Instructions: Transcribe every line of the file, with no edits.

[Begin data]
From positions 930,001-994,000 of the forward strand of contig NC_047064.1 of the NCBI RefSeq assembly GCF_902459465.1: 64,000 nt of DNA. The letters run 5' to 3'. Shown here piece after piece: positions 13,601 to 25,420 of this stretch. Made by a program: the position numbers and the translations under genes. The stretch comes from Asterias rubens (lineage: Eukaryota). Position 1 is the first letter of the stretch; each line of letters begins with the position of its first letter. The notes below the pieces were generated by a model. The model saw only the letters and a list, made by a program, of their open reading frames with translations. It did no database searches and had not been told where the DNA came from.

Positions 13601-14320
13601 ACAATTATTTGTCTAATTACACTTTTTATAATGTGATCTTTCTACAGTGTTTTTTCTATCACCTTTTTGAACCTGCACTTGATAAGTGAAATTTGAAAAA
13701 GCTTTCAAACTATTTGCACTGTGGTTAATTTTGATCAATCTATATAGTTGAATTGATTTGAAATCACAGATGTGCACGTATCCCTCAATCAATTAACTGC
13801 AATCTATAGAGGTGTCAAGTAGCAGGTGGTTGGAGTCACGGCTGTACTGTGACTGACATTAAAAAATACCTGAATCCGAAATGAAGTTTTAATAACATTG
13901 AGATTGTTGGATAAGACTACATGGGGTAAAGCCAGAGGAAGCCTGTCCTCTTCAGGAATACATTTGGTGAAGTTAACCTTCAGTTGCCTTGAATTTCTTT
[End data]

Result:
From positions 930,001-994,000 of the forward strand of contig NC_047064.1 of the NCBI RefSeq assembly GCF_902459465.1: 64,000 nt of DNA. The letters run 5' to 3'. Shown here piece after piece: positions 13,601 to 25,420 of this stretch. Made by a program: the position numbers and the translations under genes. The stretch comes from Asterias rubens (lineage: Eukaryota). Position 1 is the first letter of the stretch; each line of letters begins with the position of its first letter. The notes below the pieces were generated by a model. The model saw only the letters and a list, made by a program, of their open reading frames with translations. It did no database searches and had not been told where the DNA came from.

Positions 13601-14320
13601 ACAATTATTTGTCTAATTACACTTTTTATAATGTGATCTTTCTACAGTGTTTTTTCTATCACCTTTTTGAACCTGCACTTGATAAGTGAAATTTGAAAAA
13701 GCTTTCAAACTATTTGCACTGTGGTTAATTTTGATCAATCTATATAGTTGAATTGATTTGAAATCACAGATGTGCACGTATCCCTCAATCAATTAACTGC
13801 AATCTATAGAGGTGTCAAGTAGCAGGTGGTTGGAGTCACGGCTGTACTGTGACTGACATTAAAAAATACCTGAATCCGAAATGAAGTTTTAATAACATTG
13901 AGATTGTTGGATAAGACTACATGGGGTAAAGCCAGAGGAAGCCTGTCCTCTTCAGGAATACATTTGGTGAAGTTAACCTTCAGTTGCCTTGAATTTCTTT